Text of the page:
‘You ain’t seen nothing yet’: What to expect during unprecedented M25 closure

todayMarch 6, 2024 4

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‘You ain’t seen nothing yet’: What to expect during unprecedented M25 closure

Drivers are being warned of massive delays when the M25 shuts in both directions next week in an unprecedented move.

The closure between junctions 10 and 11 in Surrey on the UK’s busiest motorway could cause chaos.

But when exactly is it going to be shut, where are the diversion routes and why is it happening? Here’s everything you need to know.

When is the closure and how long will it last?

It’s from 9pm on Friday 15 March to 6am on Monday 18 March and covers the five-mile stretch between the junctions in both directions.

What is the diversion route?

Here’s the diversion route that’s been outlined by National Highways, which maintains England’s motorways:

  • Junction 10 to Junction 11: North bound A3 to Painshill Junction, A245 towards Woking, and then A320 to M25 Junction 11
  • Junction 11 to Junction 10: A320 south towards Woking, A245 towards Byfleet and Painshill junction, Southbound A3 to Junction 10.

You can see it on the map below:

A map showing the M25 closure and the diversion route

Map showing the M25 closure and the diversion route

How bad could it be?

It’s the first scheduled daytime all-lanes shutdown on the M25 since it opened, so it’s not yet known exactly how big delays are going to be.

This section of the M25 normally carries between 4,000 and 6,000 vehicles in each direction per hour from 10am until 9pm at weekends, so the disruption caused by the works is expected to be significant.

More than 200,000 vehicles are expected to be affected, including many travelling in and out of London, and to and from Heathrow and Gatwick airports and Channel ports.

What advice has been issued?

“Drivers should only use the M25 if their journey is absolutely necessary,” says Jonathan Wade, National Highways project lead.

“This is the first of five full closures of one of the busiest junctions on our road network,” he adds.

“We have spent months planning for these closures and making sure there are diversion routes in place, but there will still be heavy congestion and delays.”

‘You ain’t seen nothing yet’

“For drivers who’ve already had their patience tried by the queues at the junction 10 works, the phrase ‘you ain’t seen nothing yet’ springs to mind,” warns Steve Gooding, director of motoring research charity the RAC Foundation.

“National Highways’ plea for people to avoid driving in the area applies not just to trips on the M25, but also to those on surrounding local roads onto which the M25 traffic will be diverted,” he adds.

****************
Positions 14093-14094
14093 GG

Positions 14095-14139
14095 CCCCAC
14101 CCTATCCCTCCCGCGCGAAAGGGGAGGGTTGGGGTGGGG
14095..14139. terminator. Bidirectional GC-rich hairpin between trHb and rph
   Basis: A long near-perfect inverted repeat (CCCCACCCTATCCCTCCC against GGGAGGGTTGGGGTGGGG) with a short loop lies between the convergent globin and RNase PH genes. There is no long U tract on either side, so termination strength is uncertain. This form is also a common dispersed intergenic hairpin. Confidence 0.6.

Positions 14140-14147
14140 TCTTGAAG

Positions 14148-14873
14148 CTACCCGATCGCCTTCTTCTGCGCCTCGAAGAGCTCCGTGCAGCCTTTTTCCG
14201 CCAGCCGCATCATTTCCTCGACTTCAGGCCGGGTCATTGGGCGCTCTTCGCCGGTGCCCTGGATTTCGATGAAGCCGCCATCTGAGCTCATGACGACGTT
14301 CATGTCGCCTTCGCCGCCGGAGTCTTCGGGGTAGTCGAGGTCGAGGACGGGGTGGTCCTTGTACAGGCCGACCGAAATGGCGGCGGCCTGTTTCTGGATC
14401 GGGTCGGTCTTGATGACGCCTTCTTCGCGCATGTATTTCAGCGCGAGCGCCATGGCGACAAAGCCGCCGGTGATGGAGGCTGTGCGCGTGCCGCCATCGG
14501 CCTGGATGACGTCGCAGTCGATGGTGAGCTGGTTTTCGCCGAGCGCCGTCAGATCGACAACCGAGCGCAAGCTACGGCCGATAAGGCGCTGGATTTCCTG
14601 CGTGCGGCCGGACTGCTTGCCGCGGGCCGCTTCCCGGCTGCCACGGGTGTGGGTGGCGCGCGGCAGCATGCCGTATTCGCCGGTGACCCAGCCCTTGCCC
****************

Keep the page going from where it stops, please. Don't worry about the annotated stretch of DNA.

“The hope must be that drivers take great care, however frustrating the delays and disruption might be.

“The last thing we need is shunts or crashes, however minor, because the slightest mishap will compound the misery.”

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A London Gatwick Airport spokesperson told Sky News: “Passengers driving to the airport are advised to check diversion routes before they travel and allow extra time for potential delays.

“Gatwick’s train station is well connected and is a great alternative option for people travelling to the airport this weekend.”

Sky News has contacted Heathrow Airport for comment.

Why is it happening?

Government-owned company National Highways said the action is necessary to enable a bridge to be demolished and a new gantry to be installed as part of a £317m improvement project.

National Highways says the project will increase the number of lanes and make it easier to enter and exit the M25 at junction 10, which is one of the UK’s busiest and most dangerous motorway junctions.

“These improvements will bring long-term benefits to drivers who pass through this stretch of the M25, not to mention pedestrians, cyclists and horse riders who will also see positive changes in the area,” says its project lead Jonathan Wade.

Is the closure a one-off?

No – it’s just one of five planned full closures between the junctions.

The other four closures are expected to take place up to September, according to National Highways, but their dates have not yet been confirmed.

The project began in summer 2022 and is expected to last three years in total.

Written by: Newsroom

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